NATURE lovers are celebrating the centenary of an Oxfordshire woodland by planting 100 new trees.

This year marks 100 years since the ffennell family bought Wytham Woods, near Oxford, and established the adjoining Hill End outdoor education centre a Farmoor. The woods were later gifted to the University of Oxford.

On Wednesday, pupils from Wolvercote Primary and Matthew Arnold schools joined volunteers at Hill End to plant the first of the 100 trees.

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Pupils from the schools' eco clubs put their wellies on and planted the first 10 saplings, starting the creation of the new wildlife corridor that will connect Hill End – now run as a charitable trust – and Wytham Woods.

Hill End hopes the new saplings will encourage wildlife and biodiversity in the area, as well as educate more young people about the importance of woodlands.

Oxford Mail:

Lucy Crittenden from the Hill End centre said: “It was great for the kids. They are part of school eco clubs and they are interested in nature.

“They learnt about the environment and they helped us plant the first stages of our wildlife corridor. We taught them about different species of trees and we taught them about how the trees help the environment.”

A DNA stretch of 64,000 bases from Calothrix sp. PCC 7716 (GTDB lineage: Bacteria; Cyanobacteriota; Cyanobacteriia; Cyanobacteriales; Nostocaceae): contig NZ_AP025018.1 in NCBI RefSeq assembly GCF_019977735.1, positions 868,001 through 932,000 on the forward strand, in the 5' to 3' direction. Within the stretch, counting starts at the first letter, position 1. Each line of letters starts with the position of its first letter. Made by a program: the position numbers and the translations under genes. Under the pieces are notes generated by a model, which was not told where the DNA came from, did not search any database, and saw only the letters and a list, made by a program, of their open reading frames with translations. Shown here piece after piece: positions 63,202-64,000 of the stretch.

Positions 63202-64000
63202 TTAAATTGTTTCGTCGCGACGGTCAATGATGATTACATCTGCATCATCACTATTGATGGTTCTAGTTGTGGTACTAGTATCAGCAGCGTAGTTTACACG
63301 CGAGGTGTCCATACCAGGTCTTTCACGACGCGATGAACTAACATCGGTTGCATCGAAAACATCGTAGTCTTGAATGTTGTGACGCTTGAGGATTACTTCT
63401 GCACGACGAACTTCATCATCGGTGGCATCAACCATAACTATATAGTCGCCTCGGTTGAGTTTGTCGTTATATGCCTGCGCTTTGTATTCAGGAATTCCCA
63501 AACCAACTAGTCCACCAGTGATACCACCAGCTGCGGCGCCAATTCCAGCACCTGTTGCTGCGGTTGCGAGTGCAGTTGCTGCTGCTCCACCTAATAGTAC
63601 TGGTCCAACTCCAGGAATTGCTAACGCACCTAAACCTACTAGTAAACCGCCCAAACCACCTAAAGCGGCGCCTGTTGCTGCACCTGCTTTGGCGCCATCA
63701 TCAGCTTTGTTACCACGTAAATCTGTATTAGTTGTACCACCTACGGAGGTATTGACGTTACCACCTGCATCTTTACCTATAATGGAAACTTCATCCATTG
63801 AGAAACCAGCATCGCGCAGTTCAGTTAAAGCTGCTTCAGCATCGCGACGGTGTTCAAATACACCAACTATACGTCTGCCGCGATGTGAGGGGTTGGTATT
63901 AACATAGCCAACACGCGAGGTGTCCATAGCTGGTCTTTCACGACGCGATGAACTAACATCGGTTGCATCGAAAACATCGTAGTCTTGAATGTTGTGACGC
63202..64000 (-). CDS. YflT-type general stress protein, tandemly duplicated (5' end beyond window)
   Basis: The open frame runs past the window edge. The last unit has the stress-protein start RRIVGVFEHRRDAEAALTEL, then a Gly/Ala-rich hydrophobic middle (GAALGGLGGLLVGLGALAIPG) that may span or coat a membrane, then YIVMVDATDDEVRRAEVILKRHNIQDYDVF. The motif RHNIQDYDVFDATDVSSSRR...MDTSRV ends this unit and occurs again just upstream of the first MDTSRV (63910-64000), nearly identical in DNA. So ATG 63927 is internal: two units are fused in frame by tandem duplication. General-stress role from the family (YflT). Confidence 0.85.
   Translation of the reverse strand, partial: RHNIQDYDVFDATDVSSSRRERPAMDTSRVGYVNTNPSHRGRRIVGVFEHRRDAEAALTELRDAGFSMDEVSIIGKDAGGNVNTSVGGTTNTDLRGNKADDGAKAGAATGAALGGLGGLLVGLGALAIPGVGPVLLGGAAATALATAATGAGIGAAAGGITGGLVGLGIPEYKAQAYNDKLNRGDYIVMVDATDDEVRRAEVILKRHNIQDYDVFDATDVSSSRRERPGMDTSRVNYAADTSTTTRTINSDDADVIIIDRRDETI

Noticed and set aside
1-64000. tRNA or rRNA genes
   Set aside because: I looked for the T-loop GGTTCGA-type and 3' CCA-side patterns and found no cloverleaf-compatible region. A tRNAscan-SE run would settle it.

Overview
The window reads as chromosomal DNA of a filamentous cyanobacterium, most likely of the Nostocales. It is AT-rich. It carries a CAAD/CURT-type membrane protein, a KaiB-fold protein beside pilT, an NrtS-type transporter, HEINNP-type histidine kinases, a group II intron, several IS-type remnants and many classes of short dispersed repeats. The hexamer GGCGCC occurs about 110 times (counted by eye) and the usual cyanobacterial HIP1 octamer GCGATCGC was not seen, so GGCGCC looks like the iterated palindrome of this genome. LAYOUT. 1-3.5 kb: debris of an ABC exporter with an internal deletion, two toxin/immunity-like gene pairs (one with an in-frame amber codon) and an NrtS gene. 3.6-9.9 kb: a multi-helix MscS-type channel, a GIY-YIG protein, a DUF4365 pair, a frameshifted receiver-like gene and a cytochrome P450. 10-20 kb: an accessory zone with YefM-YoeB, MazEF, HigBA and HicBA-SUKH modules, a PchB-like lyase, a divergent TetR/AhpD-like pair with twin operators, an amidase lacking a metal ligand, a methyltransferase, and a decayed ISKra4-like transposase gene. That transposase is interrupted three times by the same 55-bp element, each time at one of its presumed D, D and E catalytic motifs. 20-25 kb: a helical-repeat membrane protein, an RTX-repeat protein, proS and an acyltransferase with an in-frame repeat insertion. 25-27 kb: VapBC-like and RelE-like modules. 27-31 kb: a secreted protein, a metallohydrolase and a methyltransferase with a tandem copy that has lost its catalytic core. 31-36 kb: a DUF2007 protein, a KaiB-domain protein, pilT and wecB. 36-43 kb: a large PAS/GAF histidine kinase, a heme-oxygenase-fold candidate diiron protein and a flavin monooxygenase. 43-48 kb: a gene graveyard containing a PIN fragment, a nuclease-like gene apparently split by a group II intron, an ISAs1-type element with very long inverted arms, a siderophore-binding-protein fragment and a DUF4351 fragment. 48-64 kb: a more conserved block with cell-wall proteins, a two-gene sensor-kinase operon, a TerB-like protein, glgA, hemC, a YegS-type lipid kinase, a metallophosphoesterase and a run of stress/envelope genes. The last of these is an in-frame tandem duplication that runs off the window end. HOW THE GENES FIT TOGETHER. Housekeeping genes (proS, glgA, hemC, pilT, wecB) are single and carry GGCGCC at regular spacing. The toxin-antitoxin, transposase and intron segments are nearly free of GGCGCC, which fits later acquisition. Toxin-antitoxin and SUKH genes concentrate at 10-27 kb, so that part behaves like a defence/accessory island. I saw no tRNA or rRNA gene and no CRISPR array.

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She added: “They had a lot of fun and it was very muddy.”

For every school that helps and supports Hill End this year, the centre will hang a wooden ‘fruit’ decoration on an ornamental tree to symbolise their support.

Oxford Mail:

The environmentally-conscious schoolchildren planted 10 trees, but there is still a long way to go to plant 100 trees and complete the wildlife corridor.

For generations children have been visiting the Hill End centre, previously run by the county council, to learn about nature and this year it will be opening its doors to the public with events to celebrate the centenary including more tree planting days for school children and clubs.

Oxford Mail:

Hill End centre director Selby Dickinson said: “We’re delighted to be celebrating this important anniversary with our partners at Wytham Woods, and also excited about what we can achieve as a new charity. As a society we now recognise all the many benefits of outdoor learning – and that’s been happening here for a century. This year is all about making sure we can do that for the next 100 as well.”

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The year will feature a series of events and in June the public will be invited to an anniversary summer festival which has been organised by the ‘Friends of Hill End.’